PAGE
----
• Integrated Orchard Management

Briarpatch Take on Tech

Briars often have unique takes on the use of technology in society. For example, founded by Stewart Brand, the Whole Earth 'Lectronic Link or The Well was one of the earliest technology-mediated social networks, acutally using direct dial-up to the server rather than Internet based access back in the mid 1980s. Stewart also launched the Whole Earth Software Review and many Briars were active in the early stage development of Wired and Salon. Self-help law publisher Nolo Press was one of first publishers anywhere to sell their books online and to offer downloadable e-books. There have been dozens of technology related Briarpatch businesses over the years. Here are some that are still quite active:

Briarpatch Businesses About Community

Community organizing, community building and communities of practice have long been of interest to many Briars. There have been dozens of members involved in co-housing and intentional community from the earliest "hippie" communes to todays modern cooperatives and co-housing projects. Here are some examples:

(Somewhat) Well Known Briarpatch Businesses

Well known Bay Area businesses whose owners were Briars include:

  • Ananda Village Products
  • Berkeley's Buttercup Bakery (arguably the originators of "California Cuisine")
  • Margo St. James' C.O.Y.O.T.E. (the prostitutes union)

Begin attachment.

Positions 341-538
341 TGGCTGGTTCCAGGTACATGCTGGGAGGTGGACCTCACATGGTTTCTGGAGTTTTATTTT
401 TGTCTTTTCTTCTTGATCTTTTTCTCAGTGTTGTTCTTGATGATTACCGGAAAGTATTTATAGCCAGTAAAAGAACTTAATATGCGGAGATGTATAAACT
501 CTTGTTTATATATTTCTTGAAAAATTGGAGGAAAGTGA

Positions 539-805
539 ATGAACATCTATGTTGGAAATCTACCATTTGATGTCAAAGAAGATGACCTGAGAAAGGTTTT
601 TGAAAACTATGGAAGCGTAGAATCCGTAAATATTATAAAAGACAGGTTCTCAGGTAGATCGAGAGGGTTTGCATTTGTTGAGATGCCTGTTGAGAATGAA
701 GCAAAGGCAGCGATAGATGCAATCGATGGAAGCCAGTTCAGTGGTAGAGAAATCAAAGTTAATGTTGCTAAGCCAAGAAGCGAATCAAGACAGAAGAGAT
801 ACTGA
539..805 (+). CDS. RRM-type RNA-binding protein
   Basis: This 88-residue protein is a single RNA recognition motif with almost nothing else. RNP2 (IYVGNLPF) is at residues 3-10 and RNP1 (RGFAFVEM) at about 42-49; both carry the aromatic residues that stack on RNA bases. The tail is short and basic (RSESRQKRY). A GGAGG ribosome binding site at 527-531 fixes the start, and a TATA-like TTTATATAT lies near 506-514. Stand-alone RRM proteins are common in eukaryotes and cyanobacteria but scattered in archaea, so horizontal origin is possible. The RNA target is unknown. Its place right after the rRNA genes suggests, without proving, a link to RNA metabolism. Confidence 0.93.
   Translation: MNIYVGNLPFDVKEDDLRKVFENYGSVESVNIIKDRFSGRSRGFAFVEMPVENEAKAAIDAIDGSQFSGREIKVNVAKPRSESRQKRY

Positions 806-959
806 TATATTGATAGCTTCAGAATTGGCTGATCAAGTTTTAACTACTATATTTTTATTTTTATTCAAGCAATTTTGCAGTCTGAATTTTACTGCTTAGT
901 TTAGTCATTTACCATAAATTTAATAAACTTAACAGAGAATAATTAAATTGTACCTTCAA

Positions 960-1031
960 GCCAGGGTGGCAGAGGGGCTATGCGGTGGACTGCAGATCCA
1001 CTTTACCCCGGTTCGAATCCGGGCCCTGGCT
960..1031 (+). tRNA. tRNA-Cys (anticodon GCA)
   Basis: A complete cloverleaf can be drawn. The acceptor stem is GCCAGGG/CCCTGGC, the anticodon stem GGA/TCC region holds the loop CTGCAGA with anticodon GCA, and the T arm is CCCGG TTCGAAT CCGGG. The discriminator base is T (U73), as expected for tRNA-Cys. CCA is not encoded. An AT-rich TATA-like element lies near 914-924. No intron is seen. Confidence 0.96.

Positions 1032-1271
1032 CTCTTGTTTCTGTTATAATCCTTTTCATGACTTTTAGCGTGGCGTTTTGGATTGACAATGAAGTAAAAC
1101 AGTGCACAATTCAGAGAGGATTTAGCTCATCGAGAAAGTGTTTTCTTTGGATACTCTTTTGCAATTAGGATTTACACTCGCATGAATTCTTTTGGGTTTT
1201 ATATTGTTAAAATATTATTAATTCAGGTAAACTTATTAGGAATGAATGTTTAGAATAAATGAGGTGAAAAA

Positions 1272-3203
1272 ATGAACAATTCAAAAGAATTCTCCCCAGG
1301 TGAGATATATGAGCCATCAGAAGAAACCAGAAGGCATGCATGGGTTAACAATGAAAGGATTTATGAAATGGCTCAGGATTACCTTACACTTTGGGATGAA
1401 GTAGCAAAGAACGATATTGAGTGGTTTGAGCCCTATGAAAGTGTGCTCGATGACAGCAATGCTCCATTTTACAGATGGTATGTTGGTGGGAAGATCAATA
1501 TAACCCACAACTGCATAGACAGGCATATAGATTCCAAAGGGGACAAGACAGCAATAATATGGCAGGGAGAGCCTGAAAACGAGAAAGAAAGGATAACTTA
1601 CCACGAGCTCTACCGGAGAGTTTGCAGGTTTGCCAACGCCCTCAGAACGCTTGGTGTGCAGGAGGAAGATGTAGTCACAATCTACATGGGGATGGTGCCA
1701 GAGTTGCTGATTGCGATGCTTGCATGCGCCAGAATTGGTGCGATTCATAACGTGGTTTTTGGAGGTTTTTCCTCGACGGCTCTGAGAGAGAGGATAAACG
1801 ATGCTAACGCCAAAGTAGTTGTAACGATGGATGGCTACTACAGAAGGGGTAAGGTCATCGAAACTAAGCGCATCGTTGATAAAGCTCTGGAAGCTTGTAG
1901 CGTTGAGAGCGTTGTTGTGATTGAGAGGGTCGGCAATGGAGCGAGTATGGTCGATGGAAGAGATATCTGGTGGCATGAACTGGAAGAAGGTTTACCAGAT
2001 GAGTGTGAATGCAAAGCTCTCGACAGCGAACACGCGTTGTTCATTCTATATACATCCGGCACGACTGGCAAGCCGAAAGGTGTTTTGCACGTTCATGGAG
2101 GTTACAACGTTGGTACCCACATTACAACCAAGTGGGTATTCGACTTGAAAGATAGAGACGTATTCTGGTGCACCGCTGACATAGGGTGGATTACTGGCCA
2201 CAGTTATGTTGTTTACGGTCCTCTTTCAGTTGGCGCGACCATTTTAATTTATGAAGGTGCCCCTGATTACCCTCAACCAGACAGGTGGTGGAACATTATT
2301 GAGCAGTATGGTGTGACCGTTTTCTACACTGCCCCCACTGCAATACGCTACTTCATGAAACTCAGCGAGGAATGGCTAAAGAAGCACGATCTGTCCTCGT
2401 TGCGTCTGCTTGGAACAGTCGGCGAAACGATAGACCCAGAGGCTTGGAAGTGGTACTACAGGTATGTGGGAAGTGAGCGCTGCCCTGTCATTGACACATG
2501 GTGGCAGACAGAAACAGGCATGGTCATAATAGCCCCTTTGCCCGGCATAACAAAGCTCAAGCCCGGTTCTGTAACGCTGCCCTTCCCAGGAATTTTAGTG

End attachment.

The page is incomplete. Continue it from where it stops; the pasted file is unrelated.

• Fort Mason Center (the first urban National Park facility, founded by Ann Howell)
  • Good Vibrations
  • Greens Restaurant
  • Haight Ashbury Switchboard
  • Harvey Milk's Camera shop
  • Nolo Press
  • Pickle Family Circus
  • Rainbow General Store
  • Rosie Radiator and the Guinness World Champion San Francisco Rad Tap® Team
  • San Francisco Roommate Referral Service
  • San Francisco Zen Center
  • Smith and Hawken Tools
  • The Skin Zone (the original "Body Shop" type store)
  • Sea Trek Ocean Kayaking
  • Tassajara Bakery
  • Kaisek Wong Clothing Designer

Briarpatch Information

The most complete source of information on Briarpatch can be found in The Briarpatch Book a compilation of the first 8 issues of the Briarpatch Review. It frequently shows up on the shelves of used book stores along with first editions of "The Seven Laws of Money" and "Honest Business," muched preferred over later editions.


What is a Briar?





Media Note:

Some of you may be familiar with the Briarpatch Network. This group is an association of over 500 small business members, who believe in open accounts, business honesty and information sharing. The network has been so successful that other groups have formed in Canada, Japan, Sweden, and Finland. It contains every type of business, including fashion design, furniture manufacture, ranches, restaurants, circuses, libraries, bars, theatre groups, educational institutions, professional services and health clinics.